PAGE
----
Book Review: “The Search for John Lennon” — Going Down the Wrong Road
By Adam Ellsworth
In her search for John Lennon, the author follows her fancy and picks and chooses which rocks she wants to look under, all the while giving herself the space to wax poetic on whatever theme moves her. It’s an appealing approach. Too bad, then, that the book is a letdown.
The Search for John Lennon: The Life, Loves, and Death of a Rock Star by Lesley-Ann Jones. Pegasus Books, 352 pages.
In the introductory chapter of The Search for John Lennon: The Life, Loves, and Death of a Rock Star, Lesley-Ann Jones writes, “I didn’t fancy writing yet another conventional biography of John. This is not that. This is a roam of my own through John’s lives, loves and deaths in honour of his big Forty-Eighty. It is a kaleidoscope, a musing, a reflection: who was he, anyway?”
The “Forty-Eighty” is a reference to the number of years it’s been since the Beatle was murdered, and how old he’d be were he still alive. It’s as good an excuse as any to revisit Lennon’s life, and Jones’s decision to explore outside the confines of a “conventional biography” intrigues. Not that The Search for John Lennon, which was published in December 2020, is all that unconventional. The book is essentially a chronological journey through the life of John Lennon. But it’s definitely not a standard biography, bound by duty to cover every last known detail of its subject’s story in a dispassionate manner. Instead, Jones follows her fancy and picks and chooses which rocks she wants to look under, all the while giving herself the space to wax poetic on whatever theme moves her. It’s an appealing approach. Too bad, then, that the book is ultimately a letdown.
Before I elaborate, some credit is due. To restate what I’ve quoted above, Jones herself writes that the main question she’s trying to answer in The Search for John Lennon is: who was John Lennon, anyway?
You know…that John Lennon. Only one of the most consequential figures of the 20th century, whose influence continues to extend into the 2000s.
What a task. Jones had to know she’d never answer that one completely, and she attempted to anyway. That alone gets a tip of the cap. More importantly, I can honestly say that, after reading The Search for John Lennon, I am thinking about John in new ways. It’s not like I don’t already have a shelf full of books on Lennon and the Beatles, but Jones has given me fresh takes to kick around.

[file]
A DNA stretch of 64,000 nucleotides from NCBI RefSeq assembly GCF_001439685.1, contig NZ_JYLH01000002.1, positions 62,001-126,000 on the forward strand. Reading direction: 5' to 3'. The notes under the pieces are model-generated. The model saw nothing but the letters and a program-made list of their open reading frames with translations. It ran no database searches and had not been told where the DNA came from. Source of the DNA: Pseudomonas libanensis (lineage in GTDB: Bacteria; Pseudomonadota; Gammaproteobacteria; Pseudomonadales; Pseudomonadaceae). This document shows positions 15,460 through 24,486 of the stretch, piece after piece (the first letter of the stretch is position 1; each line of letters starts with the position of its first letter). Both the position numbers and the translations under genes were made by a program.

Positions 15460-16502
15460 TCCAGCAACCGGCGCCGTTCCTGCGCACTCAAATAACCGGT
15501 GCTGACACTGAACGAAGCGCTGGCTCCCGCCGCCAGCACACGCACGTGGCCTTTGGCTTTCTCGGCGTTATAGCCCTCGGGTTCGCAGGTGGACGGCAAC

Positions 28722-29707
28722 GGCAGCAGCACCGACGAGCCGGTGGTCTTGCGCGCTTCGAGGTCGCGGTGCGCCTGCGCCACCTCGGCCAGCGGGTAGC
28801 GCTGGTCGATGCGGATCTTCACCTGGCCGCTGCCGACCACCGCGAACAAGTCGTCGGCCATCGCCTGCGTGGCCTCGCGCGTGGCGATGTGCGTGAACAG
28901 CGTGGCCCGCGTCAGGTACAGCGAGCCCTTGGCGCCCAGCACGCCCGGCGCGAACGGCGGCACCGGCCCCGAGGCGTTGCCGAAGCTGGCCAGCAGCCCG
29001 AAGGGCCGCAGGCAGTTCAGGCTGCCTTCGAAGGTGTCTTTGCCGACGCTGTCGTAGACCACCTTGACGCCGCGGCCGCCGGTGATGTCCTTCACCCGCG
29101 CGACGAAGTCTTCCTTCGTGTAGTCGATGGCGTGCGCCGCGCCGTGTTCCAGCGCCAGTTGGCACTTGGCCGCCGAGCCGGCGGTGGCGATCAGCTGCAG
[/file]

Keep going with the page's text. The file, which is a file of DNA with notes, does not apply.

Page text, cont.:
To give one example, consider her focus on the strong women in John’s life, and the role they played in shaping the man he would become.
“To me,” Jones writes in the book’s introduction, “he reveals himself most plausibly and reliably through the formidable females in his four-decade life, regardless of whether they cherished or neglected, repaired or damaged, fortified or weakened him.”
After reading that line for the first time, I had something of a eureka moment. Of course you have to focus on the women in Lennon’s life to truly understand the man. Even pointing this out here feels silly, because it now seems so obvious. But it wasn’t obvious, at least not to me, until Jones stated it so clearly.
So what’s the problem with The Search for John Lennon? Based on the above, it seems to have a lot going for it. Which it does. And yet there were so many moments in the text that left me scratching my head and wondering, “Are we sure this isn’t just a first draft? Is this really how Jones meant to write it?” Jones didn’t want to produce “yet another conventional biography of John.” But does that mean she had to abandon writing well altogether, or decide it was acceptable to basically wing it when it came time to gather her sources?
Take her exploration of John’s psychology, which is a recurring theme in The Search for John Lennon. Her main source on the subject is the psychotherapist Richard Hughes, who describes Lennon to Jones as being “narcissistically wounded.”
“Describing someone as ‘narcissistically wounded’ is not a diagnosis,” Hughes elaborates. “It is more a ‘character style,’ which is not a pathological term but one used by psychotherapists and psychiatrists to explore character from a developmental and relational perspective. It is important to remember that we are all a bit borderline, that we are all a bit narcissistically wounded.”
On the one-hand, I find all this fascinating. And I think John himself would find it fascinating. His greatest solo effort after all, 1970’s Plastic Ono Band, was a musical reflection of his experience undergoing primal scream therapy.
On the other hand, is this really the way to go about exploring the psychology of one of the most important artists of the 20th century? By using as your source someone who — best I can tell — is a random psychotherapist who picked up the phone when you called? All due respect to Dr. Hughes, who truly does seem to be an intelligent guy, but like, who is he? What makes him special? Perhaps I’m wrong here, and Jones has found the absolute best authority she could have for this topic. Still, even if that’s true, surely there are other learned people she could talk to on the subject. Why not talk to a number of experts? Why not dive into academic journal articles on the subject and cite those findings? As it is, “psychotherapist Richard Hughes” pops up from time to time in The Search for John Lennon, giving his take on John. It’s almost always an interesting perspective. Still, he’s just one voice. Can I have others?